By Chris Snellgrove | Published
It can be hard to sympathize with a fly (unless it’s as cute as Jeff Goldblum, of course), but when one of the critters is stuck inside a Venus fly trap. At that point, it’s hard not to ask yourself that creepiest of questions: “what if that thing was eating me?”
We used to tell ourselves that would be impossible, but get this: Unilad reports that Sierra College astrobiologist Barry Rice “fed his Venus flytraps some chunks of skin that had peeled off his toes due to an athlete’s foot infection,” verifying that these carnivorous plants will eat human tissue.
A Biologist Put Pieces Of His Own Skin Inside A Venus Flytrap To See What Would Happen
We’ll be the first to admit that Rice might be the maddest scientist this side of Dr. Frankenstein. But there was a method to his madness: “He cut the skin into four equally sized pieces and placed them in the jaws of four Venus flytrap plants.” Going into this crazy experiment, Rice had expected the skin to remain intact when he opened the Venus flytrap mouths a week later.
A Week Later, The Plant Ingested Most Of The Skin
Once Rice opened his Venus flytraps, “he was pleasantly surprised to find that the chunks of skin were almost completely digested.” Fortunately, Rice has a sense of humor about both the grossness of the experiment itself as well as the results: in describing what the digested skin chunks looked like after a week, Rice wrote on his blog “What was left no longer had much cohesion, but was gooey and slimy, like little boogers.” If you’re not already throwing up in your mouth a bit, he continued by asking “what is with the weird hue shift to bacon color?”
Could Venus Flytraps Evolve To Hunt Humans?
If you’ve watched enough science fiction movies, then you’re probably a bit concerned right now. Since Venus flytraps are perfectly capable of digesting human tissue, it may sound like we’re on the verge of a Little Shop of Horrors situation. That brings us to the big question: should we be worried about these carnivorous plants eventually capturing and eating an entire person?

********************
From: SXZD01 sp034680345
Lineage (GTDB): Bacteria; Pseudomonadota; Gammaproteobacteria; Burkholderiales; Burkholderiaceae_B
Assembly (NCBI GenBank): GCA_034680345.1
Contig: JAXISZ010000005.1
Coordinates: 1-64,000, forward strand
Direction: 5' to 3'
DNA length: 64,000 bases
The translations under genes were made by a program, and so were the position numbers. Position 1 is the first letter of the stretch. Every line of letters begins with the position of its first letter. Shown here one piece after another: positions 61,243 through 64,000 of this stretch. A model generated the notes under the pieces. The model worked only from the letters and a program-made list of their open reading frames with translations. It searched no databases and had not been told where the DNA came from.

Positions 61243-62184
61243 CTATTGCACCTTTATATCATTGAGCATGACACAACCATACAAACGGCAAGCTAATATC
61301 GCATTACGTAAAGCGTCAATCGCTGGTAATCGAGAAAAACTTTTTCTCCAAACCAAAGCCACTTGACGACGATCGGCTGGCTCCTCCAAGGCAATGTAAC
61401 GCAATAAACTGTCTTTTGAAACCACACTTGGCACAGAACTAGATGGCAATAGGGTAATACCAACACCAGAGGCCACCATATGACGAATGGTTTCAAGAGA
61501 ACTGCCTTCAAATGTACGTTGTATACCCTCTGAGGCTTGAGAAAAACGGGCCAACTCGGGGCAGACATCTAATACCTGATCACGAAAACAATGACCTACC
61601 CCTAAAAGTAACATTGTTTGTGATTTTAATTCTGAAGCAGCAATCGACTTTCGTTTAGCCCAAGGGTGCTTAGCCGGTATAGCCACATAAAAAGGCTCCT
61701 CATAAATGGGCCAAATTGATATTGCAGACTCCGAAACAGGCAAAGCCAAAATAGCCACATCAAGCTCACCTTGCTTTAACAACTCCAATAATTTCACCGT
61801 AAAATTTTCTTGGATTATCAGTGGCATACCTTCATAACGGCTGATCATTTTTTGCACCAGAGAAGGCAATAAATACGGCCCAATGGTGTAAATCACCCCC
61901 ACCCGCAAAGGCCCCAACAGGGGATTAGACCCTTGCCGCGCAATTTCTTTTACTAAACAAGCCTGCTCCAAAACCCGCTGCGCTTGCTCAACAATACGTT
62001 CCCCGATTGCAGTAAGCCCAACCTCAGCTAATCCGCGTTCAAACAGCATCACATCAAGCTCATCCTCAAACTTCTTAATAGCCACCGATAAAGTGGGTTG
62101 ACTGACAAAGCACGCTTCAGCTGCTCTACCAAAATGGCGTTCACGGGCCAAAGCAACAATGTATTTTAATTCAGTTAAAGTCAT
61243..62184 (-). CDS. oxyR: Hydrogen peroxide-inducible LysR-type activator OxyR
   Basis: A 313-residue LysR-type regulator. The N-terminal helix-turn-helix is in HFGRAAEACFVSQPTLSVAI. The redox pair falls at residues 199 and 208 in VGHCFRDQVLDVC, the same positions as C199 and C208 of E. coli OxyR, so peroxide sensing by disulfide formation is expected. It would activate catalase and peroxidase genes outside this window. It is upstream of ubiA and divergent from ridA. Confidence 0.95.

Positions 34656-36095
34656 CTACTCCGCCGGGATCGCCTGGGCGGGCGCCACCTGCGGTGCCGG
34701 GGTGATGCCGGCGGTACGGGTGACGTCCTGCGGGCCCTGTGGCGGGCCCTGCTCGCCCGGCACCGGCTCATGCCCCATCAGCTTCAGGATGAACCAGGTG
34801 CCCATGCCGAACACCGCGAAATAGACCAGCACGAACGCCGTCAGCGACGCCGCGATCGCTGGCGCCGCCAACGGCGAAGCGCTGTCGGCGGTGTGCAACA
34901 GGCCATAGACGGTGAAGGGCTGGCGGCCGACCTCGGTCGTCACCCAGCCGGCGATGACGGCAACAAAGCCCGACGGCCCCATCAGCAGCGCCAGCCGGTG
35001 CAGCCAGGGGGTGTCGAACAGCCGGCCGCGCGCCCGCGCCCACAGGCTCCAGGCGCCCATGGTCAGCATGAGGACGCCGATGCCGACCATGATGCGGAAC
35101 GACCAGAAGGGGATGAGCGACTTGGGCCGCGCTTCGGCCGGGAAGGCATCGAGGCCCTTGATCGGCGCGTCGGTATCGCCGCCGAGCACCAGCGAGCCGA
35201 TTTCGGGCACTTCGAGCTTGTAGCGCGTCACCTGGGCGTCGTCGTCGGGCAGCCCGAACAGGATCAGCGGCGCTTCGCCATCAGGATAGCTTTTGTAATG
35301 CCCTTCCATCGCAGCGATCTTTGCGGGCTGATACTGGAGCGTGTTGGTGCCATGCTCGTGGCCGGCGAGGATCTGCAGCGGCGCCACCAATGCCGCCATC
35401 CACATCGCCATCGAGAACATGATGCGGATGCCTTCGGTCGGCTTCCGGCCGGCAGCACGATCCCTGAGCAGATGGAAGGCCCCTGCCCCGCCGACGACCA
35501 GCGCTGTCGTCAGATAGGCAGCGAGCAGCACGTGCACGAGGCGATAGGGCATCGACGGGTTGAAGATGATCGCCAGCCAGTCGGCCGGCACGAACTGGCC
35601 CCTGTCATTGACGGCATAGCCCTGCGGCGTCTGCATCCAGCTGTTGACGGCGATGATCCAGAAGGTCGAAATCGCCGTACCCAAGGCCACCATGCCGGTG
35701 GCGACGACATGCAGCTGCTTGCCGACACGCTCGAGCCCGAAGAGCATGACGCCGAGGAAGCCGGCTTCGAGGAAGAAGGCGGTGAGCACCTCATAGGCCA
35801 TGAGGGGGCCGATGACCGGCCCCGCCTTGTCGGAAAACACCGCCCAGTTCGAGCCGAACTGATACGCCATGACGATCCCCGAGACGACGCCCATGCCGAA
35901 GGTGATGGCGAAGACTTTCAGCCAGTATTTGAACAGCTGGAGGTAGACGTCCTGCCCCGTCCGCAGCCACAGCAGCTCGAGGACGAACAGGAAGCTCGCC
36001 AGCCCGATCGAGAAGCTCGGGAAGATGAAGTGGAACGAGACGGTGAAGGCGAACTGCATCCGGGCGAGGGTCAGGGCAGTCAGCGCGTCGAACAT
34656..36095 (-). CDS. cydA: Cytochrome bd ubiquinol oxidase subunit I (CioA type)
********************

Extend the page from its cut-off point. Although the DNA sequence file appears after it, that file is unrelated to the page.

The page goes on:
There’s Little To Worry About Given The Small Size Of Venus Flytraps
Some good news: you can stop figuring out which of the annoying people in your life you’d feed to the next Audrey II to keep her from eating you. The most obvious reason Venus flytraps don’t pose a threat to a human being is that they are far too small to capture anything much bigger than…well…a fly.
Additionally, while Barry Rice’s experiment is fascinating, proving that these plants can eat small chunks of flesh still doesn’t prove that they could eat anything harder (like the bones and cartilage throughout your body).
Flesh Eating Plants Remains In The Realm of Sci-Fi … For Now
That’s the hope that we’re clinging to over here: that we don’t have to add killer plants to the list of things that we’re worried are going to kill us. Even if we end up getting spliced with some fly DNA in one of those weird teleportation pods Jeff Goldblum had in The Fly, we’d still be too big for the Venus flytrap to eat us.
Let’s just hope that David Cronenberg doesn’t make a movie out of this Venus flytrap experiment…who needs more body horror when the experiment already involves someone feeding their athlete’s foot skin chunks to their pet plants?